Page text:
June 9 MINING LEASES. A meeting of gentlemen interested in the settlement of the question of mining leases on the gold-fields of Victoria was held yesterday afternoon at the Criterion Hotel. The object of the promoters of the meeting was to impress upon the merchants and capitalists of Melbourne the necessity of co-operating with them in urging upon the Government immediate action upon the subject. Mr. Langlands, M.L.A., was called to the chair; and amongst the gentlemen present were Mr. Kinnear, Mr. J. G. Francis, Mr. J. M. Solomon, Mr. Macredie, Lieutenant Amsinck, Mr. Henry Smith, &c. The CHAIRMAN expressed his readiness to preside at a meeting which had for its object so important an end as that in view, and stated that although his desire was to make himself more fully acquainted with the intentions of the promoters, he was not prepared with any observations upon the subject, as his attention had only been directed to it within a short time of the hour appointed for the meeting. He would call upon Mr. Kinnear to explain his views. Mr. KINNEAR rose to propose the first resolution, which was as follows : "That the present system of working our gold-fields, without the security of leasehold tenure, is an obstacle to the introduction of machinery and capital, is contrary to the custom of all mining countries, and is productive of results alike injurious to the working miner, the storekeeper, the merchant, and the agriculturist, and this meeting is of opinion, that by a judicious system of issuing mining leases the production of gold would be prodigiously increased." He was desirous of conveying to the gentlemen whom he had the honor of addressing the result of his experience on the gold-fields of Victoria; and he might state for the information of those who did not know him, that he was the chairman and general manager of the Clunes Quartz Mining Company, a company which was remarkable in its character, as being the only one carrying on practical operations upon actually leased land in the colony. Those operations were conducted upon private land, and the conditions upon which that land was held by the company were a payment of royalty to the owner, and an arrangement by which their operations were carried into effect through the agency of the Port Phillip Gold Mining Company, who were paid an agreed price per ton for crushing - a price which produced to them a very remunerative result, and which, although it drew very heavily upon the profits of the Clunes Company, still left a handsome margin. He had found, to his surprise, from a conversation with the merchants of Melbourne, and others in any way commercially interested, an extra-ordinary amount of darkness with reference to the working and practical results of operations of this nature - the gold-fields and their ramifications in this respect seemed to be a dead letter to them. (Hear, hear.) They had no idea of what were the existing local regulations, nor could they form an estimate of what regulations were best fitted to the development of the resources of the gold-fields, bearing in mind the undeniable fact that panics and marvellous, unexpected successes were frequently simultaneous. The regulations enacted by the Legislature were of a most defective character: he did not say that they were not the result of the best motives - but whilst matters of detail had been legislated upon, the members of Parliament had, in fact, been entirely in the dark. (Hear, hear.) He did not make this remark in censure, because he was sure that these subjects had been dealt with according to their information; but the real light which had shone from the gold-fields had certainly not illumined them. If the object set forth in the resolution was carried through, he had no doubt that not only would it be productive of benefit to the working miners, but that the country would have resources enough to absorb the labor of a population of a hundred times that at present employed. He had had much leisure for directing his attention on the gold-fields to the subject now before the meeting. He had struggled for many years, talking very much perhaps, and doing very little, until a friend suggested the desirability of doing less of the one and more of the latter. Upon that hint he made his first experiment of initiating a new system of working the gold-fields of the colony. He selected White Flat, a spot upon which many attempts at mining had been made, and every one of which had failed. He applied for a lease, and although the law allowed the application, the lease was refused him by the local authorities. The miners were, no doubt, under the mistaken impression that a great capitalist had come among them, who would swamp their interest; but he (Mr. Kinnear) knew that the same operation which had been so successful in another portion of the gold-fields, would be equally so at the spot which he had selected, and that there was material enough on that small area to employ from 200 to 300 men at a daily wage of something like 30s. He was allowed to take a part of the land he applied for, and began engineering operations. The drainage of the land was effected, and he succeeded in convincing the practical miners that the experiment which he initiated was a good one. Out of that enterprise, he maintained, might spring from 50 to 100 of the same character. His next operation was upon the quartz veins and he knew that they were such illimitable length, that it was not within the possibility of calculation to say at what time they would become exhausted, or at what point they would cease; and if worked by co-operative labor, where every man not acting in the capacity of a mere slave might feel a personal interest in the employment which he was engaged, the result would afford a profit which would induce participators in the speculation to believe that the business of a miner was not such as ought to drive him away from the colony, but, on the contrary, was one which at a comparatively very moderate expenditure of labor, would secure to him the comfort and enjoyment of English cottage life. He had seen this state of things in existence at Clunes, and he therefore spoke from experience upon the subject. The operations there were circumscribed by an area of a mile in length by a quarter of a mile in width. That space was traversed by four quartz reefs, all of which exhibited undoubted indication of the existence of gold, although in no greater or richer degree than was observable on 10,000 spots throughout the country which were at once palpable to the eye of the practical miner. The result of the last week's operations at the Clunes was, that 537 ounces of gold had been produced from 340 tons of quartz crushed, being an average of 5 ounces to each man employed in works on the Company, from quartz which yielded only 1 ounce 10 dwt. to the ton. The week ending 27th April, had given 546 ounces of gold crushed from 364 tons of quartz. The average annual yield of the Clunes' operations had been 26,000 ounces of gold, that is to say, in round numbers, £100,000; and a hundred such operations, which could all, upon the same calculations, be comprised within an area of 26 square miles, would produce an annual result of ten millions. Although the Clunes Company had commenced its operations with little or no capital, the profits which had accumulated - notwithstanding the expense of their co-operation with the Port Phillip Gold Mining Company - rendered it able to compete with any undertaking which an ordinary mind might suggest. It must be remembered, also, that £3,000 had just been expended in sinking a shaft on the works. In addition to £2,000 for an engine and other machinery for working it; by means of which operations at a depth of 270 feet could be carried on with the same amount of labor, producing twice the result hitherto obtained. Opposite to the ground occupied by the Clunes Company, there was an area of Crown land worked, at different times, miners under the old system. The land was of exactly the same character, being divided simply by a rall fence, and yet, although several parties had worked upon it, they had lost their all - a circumstance which, he argued, was a convincing proof of the advantages of the co-operative principle he was now advocating. The miners required a positive and substantial letter of identification. The men who devoted their time to the pursuit, and who were to take up an area of ground, were entitled to something more tangible and valuable to them than the mere fact of holding a miner's right. In the last gold-fields regulations the power of leasing the lands was enacted, and the miners were told to apply to the Governor, and that they could lease any quantity they required on certain conditions to be drawn up and decided upon; but when he (Mr. Kinnear) applied for the privilege of working, and redeeming an abandoned and useless waste, he was told, on application to the Wardens, although he paid his £50, that there were no forms prepared. On the 1st of February he again applied, on behalf of the company whom he represented, for a square mile of waste ground opposite to the claim at present in their occupation. His application passed from one department of the public service to another, and ultimately found its way into the office of the Solicitor General. He had not the slightest desire or intention of imputing anything like censure to that officer, because he was well aware that he was already overworked; but he wished to express his conviction that it was necessary to make a separate department for the control and management of all affairs relating to the mining interests of the colony, which should be presided over by a Cabinet Minister, who should occupy such a position that he would be politically responsible for the shortcomings which could not now be complained of, for the reason that the duties were attached to an office with which in fact they should have no connexion. That state of things, he argued, would not be submitted to if the commercial men of Melbourne had any practical acquaintance with the nature of operations on the gold fields of the colony, and therefore it was that he asked them to support the resolution which he had submitted. (Hear, hear.) Lieutenant AMSINCK seconded the resolution, and stated that, in a series of letters which he published in Melbourne two years ago, under the title of "A Voice from the Gold-fields," he had advocated every principle which had been placed before the meeting by Mr. Kinnear. He was happy to say that the prejudice which for some time existed in the minds of the practical miners against those principles had in many instances been overcome, and he was assured that commercial and social prosperity could only be permanently secured by the settlement of the gold-fields and their working by means of such co-operative enterprise. The resolution was put, and carried unanimously. Mr. HENRY SMITH, O.E., proposed the second resolution, as follows: " That the mining interest, in consideration of its comparative extent and importance, is entitled to be governed by a distinct and responsible department, presided over by a Cabinet Minister." Mr. MACREDIE seconded the motion. Mr. THOMPSON supported the resolution. It harmonised with the opinion which he had long maintained, that a mining board ought to be formed. Some practical knowledge ought to be brought to bear on any legislation on that subject. It was useless for a gentleman like Mr. Ireland to bring in a Bill, without first obtaining the fullest information from gentlemen who had devoted themselves to mining pursuits. Mr. FRANKLYN also supported the motion. They required, he thought, to turn their attention to large questions like that, instead of appointing boards on matters of trivial moment. He believed that had a department for the superintendence of the gold-fields been formed long ago, there would have been no outcry about the unemployed, but the goldfields would have been made the centre of attraction to new comers, who would thus have been removed from Melbourne, instead of vegetating there in a state of idleness. The CHAIRMAN said he had spoken to members of the Government on this subject, and he might say that they were all - Mr. Ireland included - very anxious to promote such a reform as that now contemplated. The Solicitor-General by no means looked upon his Bill as a final measure, but as the session was drawing to a conclusion it was deemed better to introduce it than not to legislate at all on the subject. Mr. HENRY SMITH desired to remark that they were not in want of capital from a distance to work the gold-fields. There was capital there freely offered, although, of course, assistance from Melbourne would be welcome. Mr. FRANCIS expressed his opinion that the country would probably recognise a more Important officer in a Minister who was head of the Mining Board, than in a Postmaster-General; but, at the same time he feared the proposed change would introduce into the administration a species of class legislation which he considered inadvisable. He did not wish for a moment to depreciate that important interest, but he thought the making a member of the Cabinet head of the Board would introduce a political element to the detriment of the proposed plan. He suggested that the words referring to a Cabinet Minister should be omitted from the resolution. Mr. HENRY SMITH expressed his willingness so to alter the resolution, if it were the wish of the meeting. Lieutenant AMSINCK suggested that that important matter having been opened, should be postponed, to be considered by a fuller meeting. He had long maintained that a Mining Board was an absolute necessity in this country, and should be glad to have the subject ventilated. He alluded to the differences of opinion which frequently occurred in the mining courts, and the great want of some centre of reference. Mr. FRANKLYN still contended that it would be well to affirm the desirability of the mining community having a responsible head in the House of Parliament. Mr. LOADER said, that as that meeting could only be looked upon as a preliminary one, it mattered little how that resolution was passed, and he suggested that it be put in the form proposed by Mr. Francis, for the sake of unanimity. Mr. FRANCIS desired to explain that he did not so much oppose the appointment of a Minister for mining purposes, as be objected to the increase of the number of paid officials sitting in the House. He saw no reason, for instance, why a Postmaster-General should sit in the House. The resolution, amended as suggested, was put and carried. Mr. LOADER moved: "That this meeting is of opinion that it is desirable to form a Society called the 'Victoria Mining Society,' to be established for the purpose of encouraging the mining and commercial interests by obtaining the best information for the successful association of capital and labor with mutual advantage and security, and that a preliminary Committee, consisting of the following gentlemen, be now appointed, with power to add to their number, to bring up a report to a future meeting;—Messrs. Langlands, Francis, Franklin, Loader, Martin, Kinnear, Nevins, Froomes, G. Levey, Lieut. Amsinck, Langwill, Macredie, and H. Smith." It would be readily seen that the establishment of an institution of the kind would afford some central and well-known place for persons interested in mining pursuits to attend, to obtain or impart information. He was persuaded that capital could be introduced into mining pursuits with benefit both to capitalist and miner. That system had been established in the White Flat and at Clunes. The mining associations worked well there, and would, he doubted not, work well in Innumerable places in the colony. They wanted a union of labor and capital before the gold-fields could be worked with that amount of profit of which they were capable. Such a system would render what were now unproductive gold-fields, flourishing mining districts. In California there were places where they crushed far more quartz than was now crushed by the Clunes Company, through which, however, at present about £100,000 a year was circulated. It should be remembered that this was got out of a quarter-section of land which 18 months ago was lying barren. It now realised for the Government in export duty £8,000 per annum; and yet when they asked for grants of land for such purposes, they were met with postponements and rebuffs. Such an institution as that now proposed would, he believed, have considerable influence for good; and he had, therefore, much pleasure in moving the resolution. Mr. FROOMES, of Castlemaine, seconded the motion, and alluded to portions of ground on that gold-field which were worked by machinery and capital. He was aware that the Mining Boards were opposed to such changes as that now contemplated, but maintained that it would be a bad day for the miners if the opinions of men elected from a few residents in the district were allowed to override the wishes of a whole community. The resolution was put and carried. After a vote of thanks to the Chairman the meeting separated. It was arranged that a meeting of the above-mentioned Committee should be held at the Criterion Hotel, at 3 o'clock this day.[10]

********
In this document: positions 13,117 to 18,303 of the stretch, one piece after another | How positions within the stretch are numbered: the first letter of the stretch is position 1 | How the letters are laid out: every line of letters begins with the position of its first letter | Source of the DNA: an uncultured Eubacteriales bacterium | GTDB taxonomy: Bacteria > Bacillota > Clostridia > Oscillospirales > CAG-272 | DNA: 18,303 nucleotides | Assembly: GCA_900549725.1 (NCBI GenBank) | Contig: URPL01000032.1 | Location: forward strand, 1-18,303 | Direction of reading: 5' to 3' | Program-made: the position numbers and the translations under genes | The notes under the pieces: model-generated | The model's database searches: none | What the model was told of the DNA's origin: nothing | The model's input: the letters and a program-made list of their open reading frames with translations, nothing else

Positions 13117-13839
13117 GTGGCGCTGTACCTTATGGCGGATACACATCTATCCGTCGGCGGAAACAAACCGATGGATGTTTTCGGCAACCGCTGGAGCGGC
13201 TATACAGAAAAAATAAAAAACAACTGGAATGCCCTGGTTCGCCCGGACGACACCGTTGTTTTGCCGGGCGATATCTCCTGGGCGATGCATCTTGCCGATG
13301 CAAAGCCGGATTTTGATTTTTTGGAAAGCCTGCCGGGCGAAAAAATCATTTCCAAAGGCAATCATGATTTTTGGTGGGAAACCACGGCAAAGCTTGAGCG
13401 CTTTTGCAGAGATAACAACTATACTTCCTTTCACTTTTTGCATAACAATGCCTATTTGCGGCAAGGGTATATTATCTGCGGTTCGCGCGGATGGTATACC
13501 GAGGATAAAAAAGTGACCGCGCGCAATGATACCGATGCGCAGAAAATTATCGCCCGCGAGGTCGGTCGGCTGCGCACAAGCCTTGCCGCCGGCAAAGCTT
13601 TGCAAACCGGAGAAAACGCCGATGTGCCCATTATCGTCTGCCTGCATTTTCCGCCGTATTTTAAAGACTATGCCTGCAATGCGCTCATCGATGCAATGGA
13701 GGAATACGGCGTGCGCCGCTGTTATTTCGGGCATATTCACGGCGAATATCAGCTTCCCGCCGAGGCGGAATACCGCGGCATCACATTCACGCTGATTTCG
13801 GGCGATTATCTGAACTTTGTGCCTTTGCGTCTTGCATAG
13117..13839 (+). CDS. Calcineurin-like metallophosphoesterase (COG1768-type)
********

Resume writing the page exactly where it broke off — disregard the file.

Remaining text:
February 2 The veins in the Bullarook district are looking up and some speculative spirit is brought to bear, inasmuch that Messrs Harrold, Wallace & Nevin have erected a machine of a few stamps, and Chilian Mills to match for a crushing business. The quartz is looking well for yielding a return equal to some on these veins, that of three to four ounces per ton, with a broad vein of 8 or 9 feet. The Mount Egerton alluvial workings are paying but meanly...[12]